Beer Basics | The Black & Tan

The words “black” and “tan,” when paired together, once referred to a noble breed of hound; then, during the Irish War of Independence, to a brutal band of counter-revolutionaries. Now, it describes a drink. A mixed drink, to be exact — a blend of light and dark beers, usually a stout perched atop a pale ale. The name probably came from 18th century British pub-slang, but black and tans have since blown up in the United States. Some breweries even produce bottled versions, though none succeeds on the level of some other same-bottle food mixtures, such as those Smucker’s dealies with peanut butter and jelly crammed into a single jar (which, by the way, may have sounded the death knell for humanity’s work ethic).

Black and tans should ideally be mixed by you, a knowledgeable friend, or a licensed, bonded, and insured beer-mixing professional. I’ll explain how to do it on your own. You’ll need the following ingredients:

1 dark beer (the black)
1 pale beer (the tan)
1 spoon (pouring aid)
1 pint glass (pour containment/shoe protection)

But which beers to pick? I’m going to mix things up by using two craft beers instead of the staples, Guinness and Bass. Today’s picks: Anchor Steam and Anchor Porter.

Read each of the following steps before attempting to pour a black and tan.

1. Uncap and pour the pale beer. Tilt the glass and straighten it slowly as you pour. (Some people think a little foam helps with separation, but I’ve tried it both ways and haven’t noticed any difference.) Stop when the glass is a bit more than half full.

2. Balance the spoon on the edge of the glass with the spoony part (concave side) down, so it hovers above the beer. Note: To help balance the spoon, you can bend its neck into an S shape — or you can buy a pre-bent black and tan spoon online. They’re bent by a professional!

3. Gently pour the dark beer over the top of the spoon so that it acts almost like an umbrella, an umbrella in a world where … it … rains … beer? bbbbblllAAAAARRRRHHH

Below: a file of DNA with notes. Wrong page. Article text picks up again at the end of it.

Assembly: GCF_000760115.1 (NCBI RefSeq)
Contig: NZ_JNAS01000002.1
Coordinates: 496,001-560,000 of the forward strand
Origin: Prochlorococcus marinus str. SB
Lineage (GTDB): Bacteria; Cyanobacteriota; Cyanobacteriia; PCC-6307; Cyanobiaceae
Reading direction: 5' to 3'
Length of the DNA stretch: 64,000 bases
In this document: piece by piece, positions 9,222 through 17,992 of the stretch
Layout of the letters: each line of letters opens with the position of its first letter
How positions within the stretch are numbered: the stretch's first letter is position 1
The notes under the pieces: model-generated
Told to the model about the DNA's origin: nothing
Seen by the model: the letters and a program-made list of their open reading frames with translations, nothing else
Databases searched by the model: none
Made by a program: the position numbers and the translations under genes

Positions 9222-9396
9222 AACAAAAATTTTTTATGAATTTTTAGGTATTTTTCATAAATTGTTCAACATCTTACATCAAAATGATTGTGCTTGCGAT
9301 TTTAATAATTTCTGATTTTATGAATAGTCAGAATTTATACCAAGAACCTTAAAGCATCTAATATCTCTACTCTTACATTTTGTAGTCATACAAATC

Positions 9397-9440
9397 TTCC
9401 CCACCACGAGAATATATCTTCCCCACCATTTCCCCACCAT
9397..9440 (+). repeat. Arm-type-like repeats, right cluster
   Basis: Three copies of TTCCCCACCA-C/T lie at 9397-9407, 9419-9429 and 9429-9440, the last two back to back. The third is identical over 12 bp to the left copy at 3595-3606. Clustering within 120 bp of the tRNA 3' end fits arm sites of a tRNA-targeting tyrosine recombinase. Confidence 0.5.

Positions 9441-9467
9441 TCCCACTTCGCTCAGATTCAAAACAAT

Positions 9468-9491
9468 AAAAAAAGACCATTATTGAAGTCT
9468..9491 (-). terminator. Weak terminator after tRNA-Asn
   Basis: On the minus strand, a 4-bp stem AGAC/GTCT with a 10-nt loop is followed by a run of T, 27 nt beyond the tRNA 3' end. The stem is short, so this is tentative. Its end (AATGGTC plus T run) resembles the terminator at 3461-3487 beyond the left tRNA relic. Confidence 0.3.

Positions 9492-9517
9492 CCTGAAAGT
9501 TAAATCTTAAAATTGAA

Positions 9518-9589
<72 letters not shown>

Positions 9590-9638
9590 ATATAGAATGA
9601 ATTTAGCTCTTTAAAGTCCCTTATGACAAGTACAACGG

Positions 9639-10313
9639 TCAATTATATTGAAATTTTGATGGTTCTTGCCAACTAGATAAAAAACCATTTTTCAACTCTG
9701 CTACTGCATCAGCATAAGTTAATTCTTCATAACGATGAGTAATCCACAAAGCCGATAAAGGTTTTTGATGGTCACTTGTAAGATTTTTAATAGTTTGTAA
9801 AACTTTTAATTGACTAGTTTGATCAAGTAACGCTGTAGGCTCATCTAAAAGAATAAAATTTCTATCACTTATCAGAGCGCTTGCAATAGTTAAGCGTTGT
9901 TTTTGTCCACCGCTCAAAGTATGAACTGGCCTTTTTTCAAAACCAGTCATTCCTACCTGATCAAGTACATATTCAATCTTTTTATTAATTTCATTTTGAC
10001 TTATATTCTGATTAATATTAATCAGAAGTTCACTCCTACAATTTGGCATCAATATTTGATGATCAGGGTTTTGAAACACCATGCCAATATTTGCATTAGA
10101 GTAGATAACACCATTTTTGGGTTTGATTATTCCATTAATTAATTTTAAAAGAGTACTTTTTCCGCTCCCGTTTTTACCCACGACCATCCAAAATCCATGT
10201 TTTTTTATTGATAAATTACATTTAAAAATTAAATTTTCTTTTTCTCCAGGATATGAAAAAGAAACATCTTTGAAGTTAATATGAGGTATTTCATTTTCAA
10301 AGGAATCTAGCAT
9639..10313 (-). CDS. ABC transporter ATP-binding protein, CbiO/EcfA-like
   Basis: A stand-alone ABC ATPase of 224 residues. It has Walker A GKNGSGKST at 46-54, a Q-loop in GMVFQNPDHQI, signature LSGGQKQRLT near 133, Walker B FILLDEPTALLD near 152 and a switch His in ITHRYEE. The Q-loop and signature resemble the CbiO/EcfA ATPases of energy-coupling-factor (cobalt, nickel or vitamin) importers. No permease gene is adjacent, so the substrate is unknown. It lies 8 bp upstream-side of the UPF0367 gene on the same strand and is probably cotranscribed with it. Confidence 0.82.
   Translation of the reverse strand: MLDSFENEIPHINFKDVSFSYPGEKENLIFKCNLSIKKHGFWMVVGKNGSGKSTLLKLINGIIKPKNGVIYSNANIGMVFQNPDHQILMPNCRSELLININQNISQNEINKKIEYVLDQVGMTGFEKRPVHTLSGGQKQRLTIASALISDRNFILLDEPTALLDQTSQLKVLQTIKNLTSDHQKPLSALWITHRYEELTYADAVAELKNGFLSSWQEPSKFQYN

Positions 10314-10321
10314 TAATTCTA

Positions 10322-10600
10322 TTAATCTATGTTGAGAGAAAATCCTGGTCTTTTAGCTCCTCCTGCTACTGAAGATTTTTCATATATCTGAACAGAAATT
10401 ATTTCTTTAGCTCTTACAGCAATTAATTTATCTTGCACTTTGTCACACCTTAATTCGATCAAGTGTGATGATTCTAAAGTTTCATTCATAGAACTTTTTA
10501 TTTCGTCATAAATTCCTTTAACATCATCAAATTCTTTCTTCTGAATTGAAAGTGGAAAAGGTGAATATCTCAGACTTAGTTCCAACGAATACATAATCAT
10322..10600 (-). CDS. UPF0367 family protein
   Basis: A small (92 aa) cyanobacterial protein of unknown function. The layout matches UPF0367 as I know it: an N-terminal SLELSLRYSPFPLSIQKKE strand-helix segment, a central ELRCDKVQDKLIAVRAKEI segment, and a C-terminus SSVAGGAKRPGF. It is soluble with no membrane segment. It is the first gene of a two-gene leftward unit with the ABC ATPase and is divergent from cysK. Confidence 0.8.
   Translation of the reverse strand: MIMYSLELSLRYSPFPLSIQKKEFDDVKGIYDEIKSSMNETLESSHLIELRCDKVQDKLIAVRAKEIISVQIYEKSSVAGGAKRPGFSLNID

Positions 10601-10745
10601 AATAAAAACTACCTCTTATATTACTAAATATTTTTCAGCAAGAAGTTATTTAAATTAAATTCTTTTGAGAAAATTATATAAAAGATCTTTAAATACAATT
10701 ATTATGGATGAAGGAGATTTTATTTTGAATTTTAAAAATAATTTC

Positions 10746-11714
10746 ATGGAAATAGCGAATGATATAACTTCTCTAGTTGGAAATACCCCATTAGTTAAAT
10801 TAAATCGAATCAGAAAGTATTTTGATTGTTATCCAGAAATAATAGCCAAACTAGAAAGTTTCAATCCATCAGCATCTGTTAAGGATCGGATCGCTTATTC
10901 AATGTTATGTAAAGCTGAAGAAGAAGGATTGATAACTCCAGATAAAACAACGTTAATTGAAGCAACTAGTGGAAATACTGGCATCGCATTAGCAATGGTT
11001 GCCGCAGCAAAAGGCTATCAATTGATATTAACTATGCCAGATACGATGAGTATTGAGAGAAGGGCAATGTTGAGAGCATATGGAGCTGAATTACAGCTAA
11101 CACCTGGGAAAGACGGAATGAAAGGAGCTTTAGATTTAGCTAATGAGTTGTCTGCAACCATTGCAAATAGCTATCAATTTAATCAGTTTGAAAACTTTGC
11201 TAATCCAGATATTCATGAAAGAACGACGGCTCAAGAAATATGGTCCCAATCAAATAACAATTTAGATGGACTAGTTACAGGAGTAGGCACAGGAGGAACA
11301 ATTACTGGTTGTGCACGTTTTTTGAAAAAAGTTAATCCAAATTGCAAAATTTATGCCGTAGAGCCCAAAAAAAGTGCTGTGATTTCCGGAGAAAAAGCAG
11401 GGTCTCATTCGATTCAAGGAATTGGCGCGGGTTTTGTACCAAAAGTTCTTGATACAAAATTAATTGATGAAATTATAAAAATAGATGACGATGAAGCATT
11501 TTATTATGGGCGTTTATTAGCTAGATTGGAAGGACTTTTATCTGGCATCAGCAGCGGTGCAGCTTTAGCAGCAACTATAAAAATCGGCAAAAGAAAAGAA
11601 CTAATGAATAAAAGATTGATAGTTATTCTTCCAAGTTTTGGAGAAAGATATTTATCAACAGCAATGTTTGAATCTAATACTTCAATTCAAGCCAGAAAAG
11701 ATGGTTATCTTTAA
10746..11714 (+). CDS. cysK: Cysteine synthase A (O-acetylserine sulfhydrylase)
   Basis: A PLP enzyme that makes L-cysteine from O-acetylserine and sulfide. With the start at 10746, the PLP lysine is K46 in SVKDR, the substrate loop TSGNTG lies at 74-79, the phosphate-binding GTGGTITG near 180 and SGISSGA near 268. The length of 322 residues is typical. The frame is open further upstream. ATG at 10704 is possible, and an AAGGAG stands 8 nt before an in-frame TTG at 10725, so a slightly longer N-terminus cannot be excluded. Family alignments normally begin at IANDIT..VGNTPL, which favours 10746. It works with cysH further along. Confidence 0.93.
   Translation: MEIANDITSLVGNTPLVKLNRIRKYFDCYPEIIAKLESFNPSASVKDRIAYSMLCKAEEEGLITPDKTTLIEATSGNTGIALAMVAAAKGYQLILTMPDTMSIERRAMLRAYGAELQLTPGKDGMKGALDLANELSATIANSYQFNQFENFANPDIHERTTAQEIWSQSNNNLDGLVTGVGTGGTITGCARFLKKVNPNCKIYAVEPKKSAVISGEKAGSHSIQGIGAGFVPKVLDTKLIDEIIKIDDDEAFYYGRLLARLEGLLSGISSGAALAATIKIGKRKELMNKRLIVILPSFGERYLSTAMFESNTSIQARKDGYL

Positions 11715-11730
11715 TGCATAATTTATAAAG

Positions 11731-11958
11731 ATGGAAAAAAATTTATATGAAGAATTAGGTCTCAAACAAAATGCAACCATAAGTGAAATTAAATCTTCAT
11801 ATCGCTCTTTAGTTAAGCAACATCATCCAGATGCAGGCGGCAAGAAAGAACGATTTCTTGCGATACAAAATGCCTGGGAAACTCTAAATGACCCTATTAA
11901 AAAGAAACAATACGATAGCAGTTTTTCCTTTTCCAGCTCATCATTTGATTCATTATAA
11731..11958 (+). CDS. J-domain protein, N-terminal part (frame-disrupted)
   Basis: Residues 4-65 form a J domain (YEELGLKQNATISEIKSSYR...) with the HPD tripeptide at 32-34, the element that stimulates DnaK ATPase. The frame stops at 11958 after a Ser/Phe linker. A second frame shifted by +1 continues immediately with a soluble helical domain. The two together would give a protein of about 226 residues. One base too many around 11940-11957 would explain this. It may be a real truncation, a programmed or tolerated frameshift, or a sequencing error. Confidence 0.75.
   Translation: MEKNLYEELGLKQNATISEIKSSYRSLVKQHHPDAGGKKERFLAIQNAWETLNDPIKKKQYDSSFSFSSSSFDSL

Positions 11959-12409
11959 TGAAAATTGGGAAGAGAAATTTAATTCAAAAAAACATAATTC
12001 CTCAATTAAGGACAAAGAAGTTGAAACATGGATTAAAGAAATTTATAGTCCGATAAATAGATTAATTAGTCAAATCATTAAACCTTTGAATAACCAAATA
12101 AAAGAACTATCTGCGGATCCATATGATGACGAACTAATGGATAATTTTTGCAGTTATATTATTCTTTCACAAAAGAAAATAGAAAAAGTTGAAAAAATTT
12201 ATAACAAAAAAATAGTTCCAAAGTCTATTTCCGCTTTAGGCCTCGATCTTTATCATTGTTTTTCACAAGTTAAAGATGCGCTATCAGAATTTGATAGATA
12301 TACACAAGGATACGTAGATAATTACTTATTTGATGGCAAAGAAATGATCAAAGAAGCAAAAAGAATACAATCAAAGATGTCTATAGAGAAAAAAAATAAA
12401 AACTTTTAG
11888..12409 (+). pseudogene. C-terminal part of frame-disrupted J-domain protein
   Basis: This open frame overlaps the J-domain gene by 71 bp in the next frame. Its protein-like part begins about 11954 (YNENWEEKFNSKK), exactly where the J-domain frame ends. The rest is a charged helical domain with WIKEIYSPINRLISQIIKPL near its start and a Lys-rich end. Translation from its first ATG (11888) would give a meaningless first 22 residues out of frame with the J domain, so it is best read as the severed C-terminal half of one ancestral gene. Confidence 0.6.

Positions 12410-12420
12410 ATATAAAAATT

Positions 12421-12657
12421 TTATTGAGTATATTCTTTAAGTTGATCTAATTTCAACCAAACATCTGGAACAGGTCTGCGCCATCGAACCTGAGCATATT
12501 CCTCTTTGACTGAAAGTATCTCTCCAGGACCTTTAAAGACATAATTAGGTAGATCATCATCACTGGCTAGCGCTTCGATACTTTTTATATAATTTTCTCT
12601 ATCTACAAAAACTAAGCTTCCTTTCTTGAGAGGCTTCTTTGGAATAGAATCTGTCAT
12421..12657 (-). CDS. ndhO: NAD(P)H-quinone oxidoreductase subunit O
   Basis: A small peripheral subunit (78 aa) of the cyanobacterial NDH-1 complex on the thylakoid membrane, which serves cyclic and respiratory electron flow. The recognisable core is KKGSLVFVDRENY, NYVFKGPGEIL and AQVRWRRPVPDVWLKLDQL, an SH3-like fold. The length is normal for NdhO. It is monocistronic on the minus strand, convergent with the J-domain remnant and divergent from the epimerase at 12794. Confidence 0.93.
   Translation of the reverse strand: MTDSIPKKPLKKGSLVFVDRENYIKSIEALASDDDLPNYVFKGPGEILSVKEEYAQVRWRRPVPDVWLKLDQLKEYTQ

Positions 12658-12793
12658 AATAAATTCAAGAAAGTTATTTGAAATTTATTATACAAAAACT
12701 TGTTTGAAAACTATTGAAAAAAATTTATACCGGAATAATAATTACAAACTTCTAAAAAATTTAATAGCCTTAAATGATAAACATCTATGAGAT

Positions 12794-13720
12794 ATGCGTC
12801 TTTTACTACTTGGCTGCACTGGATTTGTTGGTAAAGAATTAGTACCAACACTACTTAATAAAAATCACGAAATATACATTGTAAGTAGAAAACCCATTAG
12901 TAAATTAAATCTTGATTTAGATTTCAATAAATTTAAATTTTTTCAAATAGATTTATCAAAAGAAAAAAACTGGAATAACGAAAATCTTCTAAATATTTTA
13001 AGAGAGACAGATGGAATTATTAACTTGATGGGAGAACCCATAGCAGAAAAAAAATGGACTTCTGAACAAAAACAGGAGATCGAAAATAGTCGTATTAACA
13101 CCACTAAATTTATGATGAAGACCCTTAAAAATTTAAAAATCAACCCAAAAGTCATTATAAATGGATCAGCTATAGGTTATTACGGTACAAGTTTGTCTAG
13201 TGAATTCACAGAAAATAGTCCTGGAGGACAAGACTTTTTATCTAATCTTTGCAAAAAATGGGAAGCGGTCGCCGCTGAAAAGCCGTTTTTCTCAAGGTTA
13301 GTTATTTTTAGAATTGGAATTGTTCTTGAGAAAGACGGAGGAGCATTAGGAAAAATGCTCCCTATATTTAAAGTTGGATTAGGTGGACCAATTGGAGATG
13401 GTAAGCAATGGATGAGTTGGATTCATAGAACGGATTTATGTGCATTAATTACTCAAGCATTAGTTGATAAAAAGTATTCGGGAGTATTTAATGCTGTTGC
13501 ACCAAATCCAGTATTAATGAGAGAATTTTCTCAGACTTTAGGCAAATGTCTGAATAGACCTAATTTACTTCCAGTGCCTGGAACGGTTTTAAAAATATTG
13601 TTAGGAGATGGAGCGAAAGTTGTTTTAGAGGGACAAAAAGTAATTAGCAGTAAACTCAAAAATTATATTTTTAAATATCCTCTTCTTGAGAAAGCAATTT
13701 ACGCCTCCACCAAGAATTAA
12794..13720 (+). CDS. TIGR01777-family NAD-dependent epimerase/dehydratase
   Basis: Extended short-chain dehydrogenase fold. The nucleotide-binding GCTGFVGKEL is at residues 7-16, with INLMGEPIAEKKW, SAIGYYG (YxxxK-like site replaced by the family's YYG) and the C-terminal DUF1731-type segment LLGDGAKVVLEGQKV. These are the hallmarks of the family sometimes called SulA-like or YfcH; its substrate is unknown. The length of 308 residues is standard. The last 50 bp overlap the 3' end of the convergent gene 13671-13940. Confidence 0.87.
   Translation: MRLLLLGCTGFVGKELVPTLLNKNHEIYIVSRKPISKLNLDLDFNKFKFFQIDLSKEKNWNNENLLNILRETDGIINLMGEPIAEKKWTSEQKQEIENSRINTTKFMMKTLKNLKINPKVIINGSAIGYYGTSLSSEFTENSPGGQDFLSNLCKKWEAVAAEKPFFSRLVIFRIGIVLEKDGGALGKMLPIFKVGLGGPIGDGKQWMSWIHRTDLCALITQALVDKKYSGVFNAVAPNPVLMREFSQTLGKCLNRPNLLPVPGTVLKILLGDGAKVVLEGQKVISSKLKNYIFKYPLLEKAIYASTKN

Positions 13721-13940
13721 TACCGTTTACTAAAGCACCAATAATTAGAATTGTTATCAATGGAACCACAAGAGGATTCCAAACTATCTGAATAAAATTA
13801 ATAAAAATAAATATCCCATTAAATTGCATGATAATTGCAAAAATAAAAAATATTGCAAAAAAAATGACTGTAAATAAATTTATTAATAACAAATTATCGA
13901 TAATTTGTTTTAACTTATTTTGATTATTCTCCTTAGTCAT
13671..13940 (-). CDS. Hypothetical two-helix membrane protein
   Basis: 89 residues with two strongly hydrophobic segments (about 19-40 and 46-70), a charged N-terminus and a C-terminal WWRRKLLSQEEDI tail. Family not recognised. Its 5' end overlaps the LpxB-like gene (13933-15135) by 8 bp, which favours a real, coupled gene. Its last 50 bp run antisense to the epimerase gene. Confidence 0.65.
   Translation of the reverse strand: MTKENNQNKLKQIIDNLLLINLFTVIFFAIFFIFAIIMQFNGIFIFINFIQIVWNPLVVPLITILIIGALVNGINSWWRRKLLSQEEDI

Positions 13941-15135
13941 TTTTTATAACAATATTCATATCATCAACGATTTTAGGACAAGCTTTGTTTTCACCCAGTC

Sorry, blacked out for a second. Where was I? Ah yes, fill the glass the rest of the way using this method. Separation should occur. Maybe. Or not.

4. Imbibe.

Well, I botched my first pour. And the second. How’s yours? If you did well, you’re making me look bad. Perhaps these two ales love each other and refuse to be separated. Or it could be a byproduct of their similar densities. Or maybe I suck at this. Either way, I have a reputation to uphold! Criminy.

Grumbling aside, the separation of black from tan is mostly for show. Taste is what matters, and when it came to taste, these beers finally did me a solid: The porter’s roasted coffee and chocolate notes remained dominant, but the steam beer subdued them slightly, smoothing them out with its mild fruitiness and bracing hops. Not bad.

So, once you get past my experiment’s utter failure, it actually turned out rather well. But I’ll probably do a bit more research before choosing two beers for my next B&T experiment.

8 Responses to “Beer Basics | The Black & Tan”
  1. Kris says:

    Glad you didn’t pour your black and tan at my house – although I would have been more than happy to help empty the glass

    • Scott says:

      I’m sure 😀 The spill was a result of my frustration … I’m ashamed of myself for wasting beer like that! But it made for a good picture, so it wasn’t a total waste.

  2. Ben says:

    OK, forgive an absolute beer rookie (albeit a rookie who adores stout), and tell me the difference between a stout and a porter?

    • Scott says:

      No prob, Ben; I love explaining beer stuff (obviously)! And this is a great question.

      First of all, there’s some overlap between stouts and porters. If I remember correctly, the term stout is actually a shortening of “stout porter,” which pub-goers in London would ask for when they wanted an especially dark and roasty porter. So technically, stouts are a kind of porter! Nowadays, the most common difference drawn between the two is the amount of roasted malt used in brewing (stouts typically have more). But given the number of different substyles belonging to each, there will always be some gray area. In terms of flavor, they often share many of the same characteristics, such as roasted coffee and dark chocolate flavors, but even that differs greatly from substyle to substyle. A baltic porter, for instance, will be much more rich and potent than a dry stout.

      Thanks again for the great question!

  3. ironandfire says:

    Great blog! I love the idea of a world where it rains beer, awesome! I always had trouble pouring a black and tan the way you describe. Then I saw a device made by Bass ale, which was basically a spoon that hangs on your glass just right. It wasn’t an umbrella at all, it was concave side up, so I tried holding a spoon that way, and it’s never failed me. I also love the idea of using Anchor for the mix, brilliant!.


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